Because the loan-loss reserves are held by each financial institution making the loans, “it takes a bank willing to make multiple loans under the program to make it work.” said Steve Kruse, IBGC’s vice president. Ideally, an institution would hold reserves on at least 10 ICAP loans to spread out the risk, he said. IBGC has committed $200,000 of its funds, which it will use to help facilitate loans, such as helping a client to meet capital requirements for the program, Kruse said.
“One of the appealing things about the program is that you can put some oddball loans into it that wouldn’t necessarily qualify for an SBA loan,” Kruse said. One bank is considering using it to provide a helicopter loan for a crop-dusting business, he said. Nonprofit organizations can also borrow through the program.
John Sorensen, president of the Iowa Bankers Association, said the slow ramp-up of the new program is not unexpected, particularly given the economy.
“I think it’s the kind of program that will probably grow slowly, depending on the needs,” he said. “I think the biggest drawback is that it’s a new program, which means you have to familiarize loan officers with it.”
Additionally, banks are still challenged in finding loan demand, he said. “Businesses are still hesitant about borrowing money until consumer spending increases. I think we’re going to see that for a while.”
The association will offer an educational breakout session about ICAP during its annual convention Sept. 16 and 17.
IBGC had provided a handful of loans through another Jobs Act program that enabled small business owners to refinance mortgage loans with balloon payments coming due by the end of this year. However, that program ends effective Sept. 27.
“It’s too bad it’s maturing right now because I think we’re finally getting to the point where the banks are understanding it and it was starting to gain some traction,” Kruse said. It’s possible Congress may reauthorize the program next year, he said.
Iowa Business Growth Co. is just one of five certified development companies in the nation that is organized as a for-profit business rather than a nonprofit. Its shareholders are primarily Iowa-based banks. In keeping with its mission, it charges the least amount that SBA allows in 504 loan fees.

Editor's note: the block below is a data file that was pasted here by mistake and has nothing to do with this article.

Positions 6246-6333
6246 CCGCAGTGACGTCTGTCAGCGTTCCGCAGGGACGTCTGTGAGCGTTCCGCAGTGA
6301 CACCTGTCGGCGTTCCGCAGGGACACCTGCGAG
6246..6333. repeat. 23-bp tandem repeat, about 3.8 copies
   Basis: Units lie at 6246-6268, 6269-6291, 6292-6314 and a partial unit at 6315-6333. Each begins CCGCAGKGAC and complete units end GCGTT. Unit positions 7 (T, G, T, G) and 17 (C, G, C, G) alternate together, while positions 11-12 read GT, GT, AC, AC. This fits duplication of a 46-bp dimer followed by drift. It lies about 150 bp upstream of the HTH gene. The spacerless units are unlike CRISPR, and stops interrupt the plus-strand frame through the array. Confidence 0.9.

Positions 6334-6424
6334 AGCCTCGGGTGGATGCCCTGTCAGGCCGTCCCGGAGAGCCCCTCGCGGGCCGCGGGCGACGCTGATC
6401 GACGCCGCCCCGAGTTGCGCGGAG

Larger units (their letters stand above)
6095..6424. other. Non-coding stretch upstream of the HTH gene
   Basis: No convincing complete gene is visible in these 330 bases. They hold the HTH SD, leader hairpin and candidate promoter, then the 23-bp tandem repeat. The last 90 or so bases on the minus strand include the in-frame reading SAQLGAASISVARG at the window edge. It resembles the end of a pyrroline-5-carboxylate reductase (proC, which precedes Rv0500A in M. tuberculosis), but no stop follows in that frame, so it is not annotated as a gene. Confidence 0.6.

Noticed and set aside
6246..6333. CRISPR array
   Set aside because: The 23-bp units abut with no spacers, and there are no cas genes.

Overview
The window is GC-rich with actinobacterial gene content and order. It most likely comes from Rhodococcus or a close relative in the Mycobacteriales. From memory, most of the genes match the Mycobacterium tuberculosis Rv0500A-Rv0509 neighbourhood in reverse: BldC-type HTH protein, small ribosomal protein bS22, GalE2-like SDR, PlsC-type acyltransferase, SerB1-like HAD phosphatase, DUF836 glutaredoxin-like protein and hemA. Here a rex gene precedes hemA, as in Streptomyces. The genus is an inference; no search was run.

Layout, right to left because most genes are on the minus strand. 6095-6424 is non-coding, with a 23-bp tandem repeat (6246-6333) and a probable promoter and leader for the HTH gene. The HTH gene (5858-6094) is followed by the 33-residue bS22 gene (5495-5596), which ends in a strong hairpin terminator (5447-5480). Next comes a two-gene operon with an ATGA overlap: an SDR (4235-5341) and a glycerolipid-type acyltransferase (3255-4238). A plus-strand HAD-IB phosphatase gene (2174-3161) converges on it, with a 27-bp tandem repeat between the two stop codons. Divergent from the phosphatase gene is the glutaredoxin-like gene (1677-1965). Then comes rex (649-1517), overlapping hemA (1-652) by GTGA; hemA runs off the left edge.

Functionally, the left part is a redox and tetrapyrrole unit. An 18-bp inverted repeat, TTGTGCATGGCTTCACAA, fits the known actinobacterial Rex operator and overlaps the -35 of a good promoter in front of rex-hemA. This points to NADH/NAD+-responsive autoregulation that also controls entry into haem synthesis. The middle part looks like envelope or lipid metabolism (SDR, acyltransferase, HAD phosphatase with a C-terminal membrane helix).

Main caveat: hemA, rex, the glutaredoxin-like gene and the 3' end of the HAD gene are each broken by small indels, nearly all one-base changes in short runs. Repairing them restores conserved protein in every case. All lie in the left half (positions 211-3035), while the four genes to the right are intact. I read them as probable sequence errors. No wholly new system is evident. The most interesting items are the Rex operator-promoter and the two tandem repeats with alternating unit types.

“We’ve considered the not-for-profit route, but we believe in the for-profit model,” Robeson said. “It makes us operate like our business partners that we finance. We’ve got to be nimble, paying attention to detail. “
“The success that we’ve had in 504 lending and market lending has allowed us to step up and take on this capital access program,” he said. “That program is not a money-making proposition for Iowa Business Growth Co. in any sense of the word. We’re doing it because our mission is economic development in the state of Iowa; it’s not shareholder return.”
Small Business Credit Initiative
WHAT IT IS:
$1.5 billion in federal funding to the states to strengthen their small business lending programs, provided by the Small Business Jobs Act of 2010.
To leverage up to $15 billion in new bank lending.
Iowa received $13.1 million through the program. In addition to the $5 million allotted to ICAP, the Iowa Small Business Loan Program received $3.1 million; $5 million went to the Iowa Economic Development Authority, which to date has approved $1.25 million in seed capital to three companies through the Iowa Innovation Acceleration Fund.